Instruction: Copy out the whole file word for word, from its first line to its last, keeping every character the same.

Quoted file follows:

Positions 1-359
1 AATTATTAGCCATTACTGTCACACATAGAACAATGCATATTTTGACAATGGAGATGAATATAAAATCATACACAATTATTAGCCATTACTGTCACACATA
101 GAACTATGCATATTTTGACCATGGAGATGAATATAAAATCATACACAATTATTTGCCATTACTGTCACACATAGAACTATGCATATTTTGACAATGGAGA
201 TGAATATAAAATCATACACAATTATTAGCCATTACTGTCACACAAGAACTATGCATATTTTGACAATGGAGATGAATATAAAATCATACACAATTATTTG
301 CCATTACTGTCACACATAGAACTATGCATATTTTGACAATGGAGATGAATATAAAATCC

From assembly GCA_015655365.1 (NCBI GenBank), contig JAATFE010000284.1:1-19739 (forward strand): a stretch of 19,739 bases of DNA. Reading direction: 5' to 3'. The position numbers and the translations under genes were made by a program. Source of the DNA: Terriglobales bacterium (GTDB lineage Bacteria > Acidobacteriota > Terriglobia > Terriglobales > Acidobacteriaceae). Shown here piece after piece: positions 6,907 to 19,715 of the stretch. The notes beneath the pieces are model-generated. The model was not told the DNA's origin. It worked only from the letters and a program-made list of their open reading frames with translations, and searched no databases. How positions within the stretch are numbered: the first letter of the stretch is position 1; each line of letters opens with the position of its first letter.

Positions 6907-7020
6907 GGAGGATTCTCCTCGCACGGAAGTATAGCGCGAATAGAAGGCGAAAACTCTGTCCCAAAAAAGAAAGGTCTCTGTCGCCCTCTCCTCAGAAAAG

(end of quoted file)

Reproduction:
Positions 1-359
1 AATTATTAGCCATTACTGTCACACATAGAACAATGCATATTTTGACAATGGAGATGAATATAAAATCATACACAATTATTAGCCATTACTGTCACACATA
101 GAACTATGCATATTTTGACCATGGAGATGAATATAAAATCATACACAATTATTTGCCATTACTGTCACACATAGAACTATGCATATTTTGACAATGGAGA
201 TGAATATAAAATCATACACAATTATTAGCCATTACTGTCACACAAGAACTATGCATATTTTGACAATGGAGATGAATATAAAATCATACACAATTATTTG
301 CCATTACTGTCACACATAGAACTATGCATATTTTGACAATGGAGATGAATATAAAATCC

From assembly GCA_015655365.1 (NCBI GenBank), contig JAATFE010000284.1:1-19739 (forward strand): a stretch of 19,739 bases of DNA. Reading direction: 5' to 3'. The position numbers and the translations under genes were made by a program. Source of the DNA: Terriglobales bacterium (GTDB lineage Bacteria > Acidobacteriota > Terriglobia > Terriglobales > Acidobacteriaceae). Shown here piece after piece: positions 6,907 to 19,715 of the stretch. The notes beneath the pieces are model-generated. The model was not told the DNA's origin. It worked only from the letters and a program-made list of their open reading frames with translations, and searched no databases. How positions within the stretch are numbered: the first letter of the stretch is position 1; each line of letters opens with the position of its first letter.

Positions 6907-7020
6907 GGAGGATTCTCCTCGCACGGAAGTATAGCGCGAATAGAAGGCGAAAACTCTGTCCCAAAAAAGAAAGGTCTCTGTCGCCCTCTCCTCAGAAAAG